Exploring cultures and communities – the slow way

The homeland of the Kurdish people is bisected by many international frontiers. But Kurds in Syria, Iraq, Turkey and beyond are united by their affection for a TV station that broadcasts news and entertainment to the Kurdish people. Karlos Zurutuza, a regular contributor to hidden europe, visits the small town in Flanders (Belgium) where Roj TV is based.

article summary —

Ajdar steps calmly up to the presenter’s desk, untroubled by the bright studio lights. He has been here a thousand times before. Three, two, one… action.

Roj bas, Kurdistan. “Good morning, Kurdistan” says Ajdar, with that quiet assuredness which is the mark of the experienced television presenter. Roj TV is not in Kurdistan at all, but in a rather dreary small town in the flatlands west of Brussels. Denderleeuw cuts a dash in Kurdish culture, with the east Flanders town having a substantial Kurdish minority and hosting a TV station that broadcasts to an attentive Kurdish audience spread across several countries.

Cameras are poised in virtual flight over a large map of Mesopotamia as the presenter predicts clear skies for the coming day. Kurds across large parts of Turkey, Syria, Iraq and Iran look to Denderleeuw for their weather forecasts, their news and their entertainment. Clear skies today for the audience, and relentless Flanders rain for Ajdar and his colleagues at Roj TV.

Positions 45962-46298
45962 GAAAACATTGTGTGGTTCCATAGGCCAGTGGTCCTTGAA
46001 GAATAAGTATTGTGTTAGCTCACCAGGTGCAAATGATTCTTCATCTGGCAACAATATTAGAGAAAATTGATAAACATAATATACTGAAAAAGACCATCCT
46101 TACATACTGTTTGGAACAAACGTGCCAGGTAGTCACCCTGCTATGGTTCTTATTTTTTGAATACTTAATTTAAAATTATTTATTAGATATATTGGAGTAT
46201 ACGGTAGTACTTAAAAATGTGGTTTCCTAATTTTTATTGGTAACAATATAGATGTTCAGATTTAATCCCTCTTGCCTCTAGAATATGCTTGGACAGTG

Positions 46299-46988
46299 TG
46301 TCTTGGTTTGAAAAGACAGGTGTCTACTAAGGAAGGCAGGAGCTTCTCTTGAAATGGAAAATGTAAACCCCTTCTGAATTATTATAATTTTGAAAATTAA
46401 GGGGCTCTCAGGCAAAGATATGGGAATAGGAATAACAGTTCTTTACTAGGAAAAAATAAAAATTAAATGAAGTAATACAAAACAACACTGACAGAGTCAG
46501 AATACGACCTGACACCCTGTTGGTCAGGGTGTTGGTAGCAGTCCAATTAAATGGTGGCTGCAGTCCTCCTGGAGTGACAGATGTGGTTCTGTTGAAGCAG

After Ajdar has introduced today’s guest, a teacher from Turkish Kurdistan, the phone line is open for live calls. First on is Mehmet from Diyarbakir (a city on the River Tigris in eastern Turkey) who just wants to pass on best wishes to his cousin in Germany who is about to get married. “Sorry I cannot be there with you,” says Mehmet.

This is just an excerpt. If you are a subscriber to hidden europe magazine, you can log in to read the full text online. Of course you can also read the full article in the print edition of hidden europe 30.


Karlos Zurutuza has been covering human rights and conflict along parallel 33 (from Western Sahara to Eastern Baluchistan) for the past 15 years. Other than in hidden europe, his work has been published in prominent media outlets such as Al Jazeera, IPS News Vicenews, The Middle East Eye and The Guardian, among many others. He has also published several books, his latest being Tierra Adentro (Libros del KO, 2018), which covers seven years of ground reporting in Libya.

This article was published in hidden europe 30.